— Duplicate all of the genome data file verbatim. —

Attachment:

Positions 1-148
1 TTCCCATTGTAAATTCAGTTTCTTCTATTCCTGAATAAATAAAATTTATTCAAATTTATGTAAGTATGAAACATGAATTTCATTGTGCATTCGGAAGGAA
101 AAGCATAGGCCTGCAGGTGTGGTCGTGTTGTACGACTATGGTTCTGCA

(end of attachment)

Positions 1-148
1 TTCCCATTGTAAATTCAGTTTCTTCTATTCCTGAATAAATAAAATTTATTCAAATTTATGTAAGTATGAAACATGAATTTCATTGTGCATTCGGAAGGAA
101 AAGCATAGGCCTGCAGGTGTGGTCGTGTTGTACGACTATGGTTCTGCA